What’s the difference between Young Adult (YA) and New Adult (NA)? The answer to the question is seemingly pretty simple. It all lies in the name. Most people in the publishing world consider books about characters around 14 – 21 years old, teenagers experiencing the transition between childhood and being teen. On the other hand, NA is typically about characters 18 – 26 years old who are experiencing the transition between being a teenager to being an adult. In YA characters are usually in high school and/or go through problems teens can relate to. Likewise, characters in NA usually are in college or experiencing the first steps to becoming a full adult (living on his/her own for the first time, going to a job interview, getting a his/her first full time job, etc). You’re probably thinking “okay that sounds simple, but what’s the catch?”
The catch is how the two genres are defined varies from their connotations. The way people perceive each genre is different from what they really are. A lot of people think YA is only for teens to read because they only go through “teenage” problems. They also brush it off as somewhat like chic lit. And while it is true that most YA books are not written with the same advanced craft and prose that can be found in what many consider classic novels, YA books can be beautifully written too. Also, for some reason, at least in my experience, when some adults who don’t read YA, think of that genre, they always happen to think of Twilight, which isn’t really isn’t the best written YA book out there. Way to stereotype books and genres. -__- While we’re on the subject of stereotypes, let’s talk about NA.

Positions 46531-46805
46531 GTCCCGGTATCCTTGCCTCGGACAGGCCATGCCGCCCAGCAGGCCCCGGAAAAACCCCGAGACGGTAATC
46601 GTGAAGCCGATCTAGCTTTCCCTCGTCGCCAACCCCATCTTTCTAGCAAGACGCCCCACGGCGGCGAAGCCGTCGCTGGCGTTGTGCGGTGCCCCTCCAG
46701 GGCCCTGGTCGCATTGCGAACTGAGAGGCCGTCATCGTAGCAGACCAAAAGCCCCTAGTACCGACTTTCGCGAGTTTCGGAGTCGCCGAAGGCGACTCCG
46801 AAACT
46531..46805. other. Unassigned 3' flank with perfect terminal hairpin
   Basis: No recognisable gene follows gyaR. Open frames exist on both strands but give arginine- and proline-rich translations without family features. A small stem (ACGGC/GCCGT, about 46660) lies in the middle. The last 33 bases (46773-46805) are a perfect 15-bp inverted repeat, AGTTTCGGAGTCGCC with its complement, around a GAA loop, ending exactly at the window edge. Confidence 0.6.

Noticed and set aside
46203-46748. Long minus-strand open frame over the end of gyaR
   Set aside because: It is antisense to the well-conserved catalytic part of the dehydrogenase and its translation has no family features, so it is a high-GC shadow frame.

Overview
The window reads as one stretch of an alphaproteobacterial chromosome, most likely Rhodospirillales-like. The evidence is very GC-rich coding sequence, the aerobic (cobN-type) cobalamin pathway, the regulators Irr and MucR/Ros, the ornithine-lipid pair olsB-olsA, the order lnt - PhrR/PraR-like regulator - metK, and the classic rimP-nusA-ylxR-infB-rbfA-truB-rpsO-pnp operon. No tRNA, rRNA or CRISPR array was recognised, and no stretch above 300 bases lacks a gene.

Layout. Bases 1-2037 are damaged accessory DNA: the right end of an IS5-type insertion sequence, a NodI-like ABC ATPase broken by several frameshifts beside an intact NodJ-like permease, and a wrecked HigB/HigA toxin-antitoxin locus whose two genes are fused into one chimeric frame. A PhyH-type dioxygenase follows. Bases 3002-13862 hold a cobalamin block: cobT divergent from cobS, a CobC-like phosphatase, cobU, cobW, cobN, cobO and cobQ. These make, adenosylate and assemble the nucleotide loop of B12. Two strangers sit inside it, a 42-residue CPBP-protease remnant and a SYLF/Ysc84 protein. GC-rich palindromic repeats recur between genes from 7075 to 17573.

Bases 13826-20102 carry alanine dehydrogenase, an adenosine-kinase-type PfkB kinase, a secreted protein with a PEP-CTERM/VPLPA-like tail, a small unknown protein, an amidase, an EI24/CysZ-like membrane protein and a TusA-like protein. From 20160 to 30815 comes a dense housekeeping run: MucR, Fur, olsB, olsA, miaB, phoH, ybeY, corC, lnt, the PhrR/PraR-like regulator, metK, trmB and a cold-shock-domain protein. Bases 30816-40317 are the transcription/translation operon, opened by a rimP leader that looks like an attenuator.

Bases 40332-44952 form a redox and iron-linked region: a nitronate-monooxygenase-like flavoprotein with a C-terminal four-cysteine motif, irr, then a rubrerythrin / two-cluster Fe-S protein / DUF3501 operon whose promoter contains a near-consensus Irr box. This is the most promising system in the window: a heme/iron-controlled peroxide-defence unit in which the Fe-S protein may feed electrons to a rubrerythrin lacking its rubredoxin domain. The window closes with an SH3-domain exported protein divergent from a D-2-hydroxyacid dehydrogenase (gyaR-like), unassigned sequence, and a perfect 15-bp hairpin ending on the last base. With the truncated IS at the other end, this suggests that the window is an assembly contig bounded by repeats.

NA faces similar problems. When most people outside of the bookish world think of a NA novel, they think of some steamy romance novel. I’ve heard some kids in my school say that they will read anything except NA and exotica. And yes, before you ask, they will read adult. Contrary to some popular belief, NA really isn’t like exotica. A NA book like Whatever Life Throws at You by Julie Cross is not going to be anywhere close to something like Fifty Shades of Grey. Remember, NA explores things new adults go through so yes, sex might be included and implied. But isn’t it relevant in some YA books too? Sure the “romantic” scenes might be steamier than YA, but they won’t fog the mirror up as much as an adult book.
So next time you think of YA, don’t think of it as books only teens read. Think of it as books about teens and the issues they may face in real life. When you think of NA, don’t think of super steamy scenes with mature content. Think of it as books about people who are transitioning from being teenagers to their first time in the real adult world and the problems they may face.